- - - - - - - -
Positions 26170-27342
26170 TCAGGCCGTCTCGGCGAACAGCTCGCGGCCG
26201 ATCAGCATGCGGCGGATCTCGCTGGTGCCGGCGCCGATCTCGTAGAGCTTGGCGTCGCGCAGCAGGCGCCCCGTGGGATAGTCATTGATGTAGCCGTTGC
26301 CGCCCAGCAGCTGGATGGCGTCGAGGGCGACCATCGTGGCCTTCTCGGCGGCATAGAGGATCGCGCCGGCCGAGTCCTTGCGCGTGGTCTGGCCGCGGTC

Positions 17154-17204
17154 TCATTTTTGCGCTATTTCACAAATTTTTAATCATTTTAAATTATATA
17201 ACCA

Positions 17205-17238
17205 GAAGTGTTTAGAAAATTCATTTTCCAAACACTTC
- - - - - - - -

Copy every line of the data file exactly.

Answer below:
Positions 26170-27342
26170 TCAGGCCGTCTCGGCGAACAGCTCGCGGCCG
26201 ATCAGCATGCGGCGGATCTCGCTGGTGCCGGCGCCGATCTCGTAGAGCTTGGCGTCGCGCAGCAGGCGCCCCGTGGGATAGTCATTGATGTAGCCGTTGC
26301 CGCCCAGCAGCTGGATGGCGTCGAGGGCGACCATCGTGGCCTTCTCGGCGGCATAGAGGATCGCGCCGGCCGAGTCCTTGCGCGTGGTCTGGCCGCGGTC

Positions 17154-17204
17154 TCATTTTTGCGCTATTTCACAAATTTTTAATCATTTTAAATTATATA
17201 ACCA

Positions 17205-17238
17205 GAAGTGTTTAGAAAATTCATTTTCCAAACACTTC